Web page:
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Thread: neonicotinoids update

  1. #21

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    Its not surprising that insecticides harm insects
    The thing about neonics is persistence in the environment
    Again its not surprising that a proportion of a seed dressing stays in the soil
    Solution is buy only organic fruit and veg etc

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  2. #22

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    Quote Originally Posted by The Drone Ranger View Post
    Its not surprising that insecticides harm insects
    The thing about neonics is persistence in the environment
    Spot on that is their designated purpose. Persistence is not something restricted to neonics, some pyrethroids have reported half lives of up to 2 years in soils. No insecticides/pesticides are good for bees, but perhaps seed dressing vs spraying might be worth a thought in their application. Spraying does tend to kill pretty quickly whats is underneath the spray.

  3. #23
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    Update:

    https://www.theguardian.com/environm...l-gove-reveals

    Its worth reading the scientific papers cited with an open mind if you can get access.

  4. #24

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    to follow up - Daniel Cressey writes a nice piece in today's issue of Nature (https://www.nature.com/news/the-bitt...icides-1.22972) on the issue. I've passed the details to the SBA magazine editor in case it can be reproduced there. The article is very accessible though a bit depressing. The combination of a highly complex biological problem that has not been particularly well addressed in early investigations, self and financial-interest, entrenched attitudes, sloppy journalism....

    Bit like Scottish football I suppose.

  5. #25
    Senior Member Greengage's Avatar
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    Looks like your minister is a sheep in wolfs clothing. https://leftfootforward.org/2017/11/...ut-not-others/

  6. #26
    Senior Member fatshark's Avatar
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    Surely you mean 'wolf in sheep's clothing'?

  7. #27
    Administrator gavin's Avatar
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    I'd settle for a wolf in wolf's clothing.

    But on the neonic thing, there have been a slew of papers in the last couple of years that show worrying things like significant contamination around fields - and also bumble bees managing to gather pollen with relatively high levels of neonics. It might be some of them that changed Gove's mind (and those of his advisers).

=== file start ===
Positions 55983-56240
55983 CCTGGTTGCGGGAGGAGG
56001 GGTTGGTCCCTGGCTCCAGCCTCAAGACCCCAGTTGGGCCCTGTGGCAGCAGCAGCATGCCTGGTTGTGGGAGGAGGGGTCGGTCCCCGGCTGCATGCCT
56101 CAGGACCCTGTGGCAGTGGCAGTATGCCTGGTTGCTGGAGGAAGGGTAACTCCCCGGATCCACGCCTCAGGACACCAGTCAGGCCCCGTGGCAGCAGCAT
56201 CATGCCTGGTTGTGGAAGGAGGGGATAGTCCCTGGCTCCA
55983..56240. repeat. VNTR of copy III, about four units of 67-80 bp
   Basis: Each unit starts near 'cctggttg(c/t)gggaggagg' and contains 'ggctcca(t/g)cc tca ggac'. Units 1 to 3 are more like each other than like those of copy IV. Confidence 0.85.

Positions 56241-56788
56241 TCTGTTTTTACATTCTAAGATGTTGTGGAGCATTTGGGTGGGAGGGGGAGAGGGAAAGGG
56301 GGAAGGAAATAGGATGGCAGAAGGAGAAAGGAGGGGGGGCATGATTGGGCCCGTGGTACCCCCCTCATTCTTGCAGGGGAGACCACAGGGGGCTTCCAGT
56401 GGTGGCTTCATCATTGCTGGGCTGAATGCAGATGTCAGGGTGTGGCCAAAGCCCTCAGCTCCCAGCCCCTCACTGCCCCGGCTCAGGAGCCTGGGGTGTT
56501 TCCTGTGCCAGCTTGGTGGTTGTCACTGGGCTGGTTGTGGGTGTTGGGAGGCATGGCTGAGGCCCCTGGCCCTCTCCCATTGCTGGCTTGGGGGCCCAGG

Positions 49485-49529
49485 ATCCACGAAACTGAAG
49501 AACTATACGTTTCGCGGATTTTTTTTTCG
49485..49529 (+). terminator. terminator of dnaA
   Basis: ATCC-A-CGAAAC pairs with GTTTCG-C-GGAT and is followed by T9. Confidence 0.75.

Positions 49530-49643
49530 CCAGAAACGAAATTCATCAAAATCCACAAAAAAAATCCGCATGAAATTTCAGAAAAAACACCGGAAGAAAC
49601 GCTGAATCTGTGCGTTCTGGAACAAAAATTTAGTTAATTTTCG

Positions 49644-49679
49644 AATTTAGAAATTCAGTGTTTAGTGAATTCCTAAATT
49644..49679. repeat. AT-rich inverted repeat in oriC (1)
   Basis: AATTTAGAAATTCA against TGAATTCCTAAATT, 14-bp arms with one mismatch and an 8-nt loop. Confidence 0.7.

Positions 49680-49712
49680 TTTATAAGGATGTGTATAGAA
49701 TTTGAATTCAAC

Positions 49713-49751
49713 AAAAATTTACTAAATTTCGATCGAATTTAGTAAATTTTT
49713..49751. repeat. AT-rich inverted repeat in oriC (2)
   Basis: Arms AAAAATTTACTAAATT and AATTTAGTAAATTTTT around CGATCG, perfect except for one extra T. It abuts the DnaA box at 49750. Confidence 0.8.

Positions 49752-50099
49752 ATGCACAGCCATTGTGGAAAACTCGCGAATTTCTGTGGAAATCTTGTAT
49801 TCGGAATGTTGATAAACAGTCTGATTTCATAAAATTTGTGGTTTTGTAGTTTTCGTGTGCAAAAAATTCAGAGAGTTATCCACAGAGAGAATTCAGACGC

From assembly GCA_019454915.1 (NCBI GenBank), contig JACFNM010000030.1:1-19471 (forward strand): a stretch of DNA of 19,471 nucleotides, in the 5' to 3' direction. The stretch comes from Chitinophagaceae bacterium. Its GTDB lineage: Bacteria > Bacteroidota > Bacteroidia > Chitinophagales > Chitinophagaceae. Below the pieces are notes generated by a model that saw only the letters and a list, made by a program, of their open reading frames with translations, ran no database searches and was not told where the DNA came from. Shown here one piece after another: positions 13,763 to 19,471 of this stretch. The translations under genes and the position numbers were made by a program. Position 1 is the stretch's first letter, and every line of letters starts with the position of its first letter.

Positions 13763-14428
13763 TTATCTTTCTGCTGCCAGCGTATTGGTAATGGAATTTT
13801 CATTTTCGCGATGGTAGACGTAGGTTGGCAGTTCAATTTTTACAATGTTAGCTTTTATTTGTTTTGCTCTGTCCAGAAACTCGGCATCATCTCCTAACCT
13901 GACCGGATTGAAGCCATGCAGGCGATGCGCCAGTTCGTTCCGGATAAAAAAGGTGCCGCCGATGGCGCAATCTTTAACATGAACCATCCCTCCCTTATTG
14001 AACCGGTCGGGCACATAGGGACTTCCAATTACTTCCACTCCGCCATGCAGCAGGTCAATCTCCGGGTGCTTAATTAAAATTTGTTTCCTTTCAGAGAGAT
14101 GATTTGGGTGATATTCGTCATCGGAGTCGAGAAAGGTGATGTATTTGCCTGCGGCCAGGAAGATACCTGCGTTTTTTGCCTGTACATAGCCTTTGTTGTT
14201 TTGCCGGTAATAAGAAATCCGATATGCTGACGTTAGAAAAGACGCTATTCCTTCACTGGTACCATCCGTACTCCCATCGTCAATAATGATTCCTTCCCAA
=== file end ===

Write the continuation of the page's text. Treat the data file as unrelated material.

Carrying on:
Bramble and creeping thistle were particularly high (foliage was tested).

    https://www.sussex.ac.uk/webteam/gat...t-env-2016.pdf

    Here's another paper that shows that bumble bees (but not honey bees, particularly, with that explained as possibly them foraging over a wider area) can end up with contaminated pollen in their nests at higher levels than you might expect from the known levels in crop pollen.

    http://sro.sussex.ac.uk/59217/1/Draf...ur%20David.pdf

    Here is Jerry Wright's work that could explain a tendency for bees to collect the more contaminated sources. Goulson's team didn't discuss this in their paper but it could explain the results:

    https://www.nature.com/articles/nature14414
    Last edited by gavin; 14-11-2017 at 02:28 PM.

  8. #28
    Senior Member Greengage's Avatar
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    Quote Originally Posted by fatshark View Post
    Surely you mean 'wolf in sheep's clothing'?
    Quote Originally Posted by fatshark View Post
    Surely you mean 'wolf in sheep's clothing'?
    Yes your right I have too many wolves in sheep clothing over her at the moment so bit pre occupied. Who ever thought beekeeping could be so divisive. A lot of these reports I read seem to have Dave Goulsons name attached. While I enjoy reading his material. He seems to have a chip on his shoulder against Monsanto and other chemical organisations. He did start a Bumblebee conservation group and increased awareness of the contribution of pollinators to the environment, But I wonder what his attitude would be if he was been funded for his research by some of the chemical groups he opposes. As an ordinary Joe soap I have to read all these conflicting ( I don't have to read them but I'am curious and like to be informed) reports and try to make sense of them. I'am interested but when I discuss the issues with friends and family they just blank it one minute you want to ban glyphosate and neonics next your telling me the alternatives are worse, then your talking about food security and the contribution of pollinators to food but if we go to the local super market there is nothing there pollinated by insects from either Ireland or England, last week Tomatoes from Spain, Apples from New Zeland, Blueberries America, Onions Portugal, Spuds Israel?? garlic China Carrots Spain and so on and on. All the cereal is wind pollinated wheat oats, but wait I found a small pack of four cookers from Northern Ireland.

  9. #29
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    Virtually all the wheat will have been sprayed with glyphosate to kill it off prior to harvesting, some think theres a link to increased levels of ibs in the population, either way it certainly makes less flowers available to pollinators.

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